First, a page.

According to the context, on whom is God having mercy and compassion? The nation Israel! Romans 9:15 quotes Exodus 33:19; God is speaking about Israel after she had just sinned with the pagan golden-calf idol. For sake of comparison, note Exodus 33:19: “And he said, I will make all my goodness pass before thee, and I will proclaim the name of the LORD before thee; and will be gracious to whom I will be gracious, and will shew mercy on whom I will shew mercy.”

Go back to Romans 9:16: “So then it is not of him that willeth, nor of him that runneth, but of God that sheweth mercy.” This has nothing to do with God taking away someone’s free will. That is the Calvinist’s “spin” on the verse. It is not saying God saves people only on the basis of God “sovereignly” choosing them (rather than them choosing to trust Him). That too is the Calvinist’s “spin” on the verse. What the verse is saying is that God exercising mercy is independent of man’s plans or actions. Even though Israel had rebelled against God with the golden calf, God as God still had the right to offer them His mercy. Israel’s sin was not the issue; God’s mercy, Him holding back His wrath against their sin, was the issue.

ROMANS 9:17-18—HARDENING WHOM?

Romans 9:17-18 says: “[17] For the scripture saith unto Pharaoh, Even for this same purpose have I raised thee up, that I might shew my power in thee, and that my name might be declared throughout all the earth. [18] Therefore hath he mercy on whom he will have mercy, and whom he will he hardeneth.” According to the context, God is hardening Pharaoh. Exodus 9:16 was spoken to Pharaoh: “And in very deed for this cause have I raised thee up, for to shew in thee my power; and that my name may be declared throughout all the earth.”

Romans 9:17 is not talking about God hardening individuals throughout human history (as Calvinists teach). It is not talking about God hardening individuals today (as Calvinists teach). It is about Pharaoh whom Moses confronted before Israel was delivered from Egyptian slavery. Technically, this is a national issue—Egypt and Israel. Romans 9:11-13, another favorite passage of Calvinists, is also a national issue—Israel (Jacob’s descendants) and Edomites (Esau’s descendants). In short, Calvinists are using verses that apply to nations, and making those verses apply to individuals. It just will not work, and will only further confuse the Bible!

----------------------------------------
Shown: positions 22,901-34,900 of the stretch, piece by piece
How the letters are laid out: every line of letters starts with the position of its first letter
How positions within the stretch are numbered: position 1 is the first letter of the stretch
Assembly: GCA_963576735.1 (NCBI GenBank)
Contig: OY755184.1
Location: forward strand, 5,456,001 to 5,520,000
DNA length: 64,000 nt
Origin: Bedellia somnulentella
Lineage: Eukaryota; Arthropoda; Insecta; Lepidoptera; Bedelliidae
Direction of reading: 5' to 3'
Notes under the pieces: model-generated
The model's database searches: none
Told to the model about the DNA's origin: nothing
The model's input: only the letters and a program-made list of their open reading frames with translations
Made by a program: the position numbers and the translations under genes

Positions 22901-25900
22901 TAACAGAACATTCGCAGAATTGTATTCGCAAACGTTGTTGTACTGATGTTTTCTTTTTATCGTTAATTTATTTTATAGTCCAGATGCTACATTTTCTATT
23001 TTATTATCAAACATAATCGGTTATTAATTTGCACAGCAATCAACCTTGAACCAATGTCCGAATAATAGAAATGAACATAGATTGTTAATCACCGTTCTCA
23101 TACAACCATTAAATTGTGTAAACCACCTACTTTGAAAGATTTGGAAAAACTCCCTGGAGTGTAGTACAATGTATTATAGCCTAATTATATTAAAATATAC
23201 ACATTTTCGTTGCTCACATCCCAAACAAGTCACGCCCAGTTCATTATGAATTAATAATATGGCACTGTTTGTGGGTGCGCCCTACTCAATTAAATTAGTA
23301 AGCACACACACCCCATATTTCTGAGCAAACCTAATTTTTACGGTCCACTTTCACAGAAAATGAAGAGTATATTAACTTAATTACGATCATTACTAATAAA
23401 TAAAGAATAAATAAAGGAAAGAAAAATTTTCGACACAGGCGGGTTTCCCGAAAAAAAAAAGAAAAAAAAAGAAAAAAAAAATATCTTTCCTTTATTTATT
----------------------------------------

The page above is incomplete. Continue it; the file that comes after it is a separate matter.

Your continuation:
The Bible says nothing about God choosing Pharaoh for hardness. Pharaoh exercised free will: he willfully rejected God’s Word. In light of Pharaoh not wanting to accept and believe God’s Word, God’s Word hardened Pharaoh. God simply took Pharaoh’s unbelieving heart, exposed it for what it really was, and then used it as an opportunity to demonstrate His power was greater than Satanically-controlled Pharaoh. As Proverbs 29:1 says, “He, that being reproved hardeneth his neck, shall suddenly be destroyed, and that without remedy.” Pharaoh had nearly 20 opportunities to believe God’s Word and let Israel go (Exodus 4:21, 5:1-2, 7:3, 7:13-14, 7:22-23, 8:15, 8:19, 8:32, 9:7, 9:12, 9:34-35, 10:1, 10:11, 10:20, 10:27, 11:9-10, 14:4, 14:8, 14:17). It was a combination of God hardening Pharaoh using His Word and Pharaoh hardening himself by rejecting God’s Word:

  • Exodus 4:21: “And the LORD said unto Moses, When thou goest to return into Egypt, see that thou do all those wonders before Pharaoh, which I have put in thine hand: but I will harden his heart, that he shall not let the people go.”